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March 06, 2004
Why Tim Worstall likes the latest Conservative education policy announcement

I like the idea of daily postings, and I even like them at the weekend. There is something satisfying about an uninterrupted posting record. But what to put today?

Well, this morning I encountered yet another policy initiative here, but this one is different. It is from the Conservatives, and it just might do some good, if only by making the people who ought to be suffering to suffer.

But I thought about it a bit and decided that the political implications were at least as interesting as the educational implications, so I said what I had to say about this at Samizdata rather than here.

But then I wanted to say here that I'd said all this there, as is my wont here, and that ought to involve me saying in more detail why I liked the sound of this policy. Basically what it is is education vouchers, dressed up as something else. Funding follows parental choice. Popular schools get more money and expand. Unpopular schools get less and wither away. That kind of thing. Good idea, I think. For why: see all my previous posts here since this blog began.

Luckily a commenter called Tim Worstall has commented in more detail, and says the kind of thing I had in mind better than I could. Quote:

You leave out some other implications of the policy: vouchers will quite obviously not pass through the LEA's : at one bound the system will be free of a bureaucracy that swallows 30% of all input. This has the interesting side effect of making state education equally funded with private at £5,000 or so a year per pupil (at the level of the school), without higher central government spending. And even more: removing education spending from local council budgets (where it currently rests along with the LEA's ) goes a long way to making local taxation more reasonable and responsive to local spending.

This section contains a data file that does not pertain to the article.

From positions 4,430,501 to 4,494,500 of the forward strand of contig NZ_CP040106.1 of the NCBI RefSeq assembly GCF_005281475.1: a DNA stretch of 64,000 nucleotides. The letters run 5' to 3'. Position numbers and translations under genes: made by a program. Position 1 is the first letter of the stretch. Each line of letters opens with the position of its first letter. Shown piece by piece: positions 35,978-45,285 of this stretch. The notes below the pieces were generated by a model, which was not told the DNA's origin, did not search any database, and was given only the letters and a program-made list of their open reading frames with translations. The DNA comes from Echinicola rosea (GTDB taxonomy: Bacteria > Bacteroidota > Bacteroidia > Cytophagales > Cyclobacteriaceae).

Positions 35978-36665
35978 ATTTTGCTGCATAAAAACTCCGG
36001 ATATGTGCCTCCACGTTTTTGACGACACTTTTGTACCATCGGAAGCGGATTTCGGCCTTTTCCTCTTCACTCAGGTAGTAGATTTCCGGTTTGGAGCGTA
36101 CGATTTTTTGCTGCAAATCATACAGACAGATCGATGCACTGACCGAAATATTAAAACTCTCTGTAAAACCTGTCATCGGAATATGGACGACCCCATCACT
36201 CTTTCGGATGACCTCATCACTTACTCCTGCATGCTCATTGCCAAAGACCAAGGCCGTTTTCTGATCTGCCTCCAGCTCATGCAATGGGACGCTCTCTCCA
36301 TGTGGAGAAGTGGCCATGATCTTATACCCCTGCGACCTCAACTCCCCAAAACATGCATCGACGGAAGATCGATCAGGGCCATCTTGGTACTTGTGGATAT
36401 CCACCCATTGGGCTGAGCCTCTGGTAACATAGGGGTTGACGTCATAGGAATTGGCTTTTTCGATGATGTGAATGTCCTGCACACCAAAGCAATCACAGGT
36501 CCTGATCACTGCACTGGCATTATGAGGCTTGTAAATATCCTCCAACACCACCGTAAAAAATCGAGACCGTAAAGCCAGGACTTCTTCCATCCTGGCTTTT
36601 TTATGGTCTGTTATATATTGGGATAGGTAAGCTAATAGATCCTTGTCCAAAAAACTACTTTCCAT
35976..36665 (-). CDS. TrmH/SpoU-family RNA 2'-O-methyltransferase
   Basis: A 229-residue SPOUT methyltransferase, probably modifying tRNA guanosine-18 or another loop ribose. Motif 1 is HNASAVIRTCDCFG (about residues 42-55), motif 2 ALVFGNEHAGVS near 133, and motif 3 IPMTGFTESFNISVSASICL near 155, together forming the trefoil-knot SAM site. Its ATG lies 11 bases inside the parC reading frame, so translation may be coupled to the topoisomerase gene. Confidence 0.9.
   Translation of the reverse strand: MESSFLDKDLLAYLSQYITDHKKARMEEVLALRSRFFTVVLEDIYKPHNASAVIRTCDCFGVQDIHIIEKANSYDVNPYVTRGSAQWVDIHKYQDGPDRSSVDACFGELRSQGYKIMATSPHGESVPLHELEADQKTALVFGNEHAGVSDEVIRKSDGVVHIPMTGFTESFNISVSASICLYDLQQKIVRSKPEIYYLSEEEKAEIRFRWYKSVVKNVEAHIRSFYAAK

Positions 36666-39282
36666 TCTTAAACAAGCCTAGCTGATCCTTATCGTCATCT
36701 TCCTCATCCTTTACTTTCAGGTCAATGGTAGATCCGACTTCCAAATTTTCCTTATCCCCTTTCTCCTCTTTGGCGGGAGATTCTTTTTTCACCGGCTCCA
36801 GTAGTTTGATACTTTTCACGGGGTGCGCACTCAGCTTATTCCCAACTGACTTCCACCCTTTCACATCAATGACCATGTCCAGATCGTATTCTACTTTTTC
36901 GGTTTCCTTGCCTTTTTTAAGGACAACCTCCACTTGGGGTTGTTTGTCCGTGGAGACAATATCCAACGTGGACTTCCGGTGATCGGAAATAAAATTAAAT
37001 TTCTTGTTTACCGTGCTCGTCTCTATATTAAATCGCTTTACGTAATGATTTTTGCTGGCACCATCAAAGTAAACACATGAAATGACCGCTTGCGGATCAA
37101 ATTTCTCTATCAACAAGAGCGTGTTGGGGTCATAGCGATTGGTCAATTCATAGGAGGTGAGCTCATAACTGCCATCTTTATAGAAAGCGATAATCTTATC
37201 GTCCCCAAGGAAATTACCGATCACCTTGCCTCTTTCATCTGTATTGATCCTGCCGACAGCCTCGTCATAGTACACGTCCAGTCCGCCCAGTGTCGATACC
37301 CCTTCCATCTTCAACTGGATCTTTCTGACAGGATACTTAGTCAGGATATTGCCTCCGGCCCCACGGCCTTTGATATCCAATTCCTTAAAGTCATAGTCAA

There will of course be an outcry from the LEA staff as the implications sink in, that they're all going to be out of a job soon, and yet there is even a solution to that inherent in the cunning plan. The number of LEA employees with teaching credentials is within a fag paper of those teaching posts unfilled by a shortage of trained graduates.

So, real choice in schooling, abolition of a bureaucracy, solve the teacher shortage, end the "resources" crisis in state education and go at least halfway to getting a handle on council tax.

Maybe my old flatmate will actually get re-elected, into Govt this time, and I can look forward to some falconeration? Maybe just the odd quango post to start with? Usual rules, all meetings held standing up, pay of those attending publicly calculated minute by minute, any decision costing more by that meter to take than is at stake immediately made by the Chairman and, most important, a sunset clause.

For the benefit of Zanzibarian (and such like) readers of this, "LEA" stands for "Local Education Authorities". But what does that bit about his old flatmate mean? Maybe he will explain in a further Samizdata comment.

Anyway, as the American blog-commenters say: what he said.

I did some googling, and I rather think that Tim Worstall must be this guy.

Posted by Brian Micklethwait at 07:29 PM
Category: Free market reformsPolitics

I resonded to your two questions over at my new blog timworstall.typepad.com and have the awful feeling I missed adding the trackback bit. Sufficiently incompetent with html to not know how to do it if I miss it first time. So can I ask you over to have a look ?


Comment by: Tim Worstall on April 16, 2004 01:07 PM
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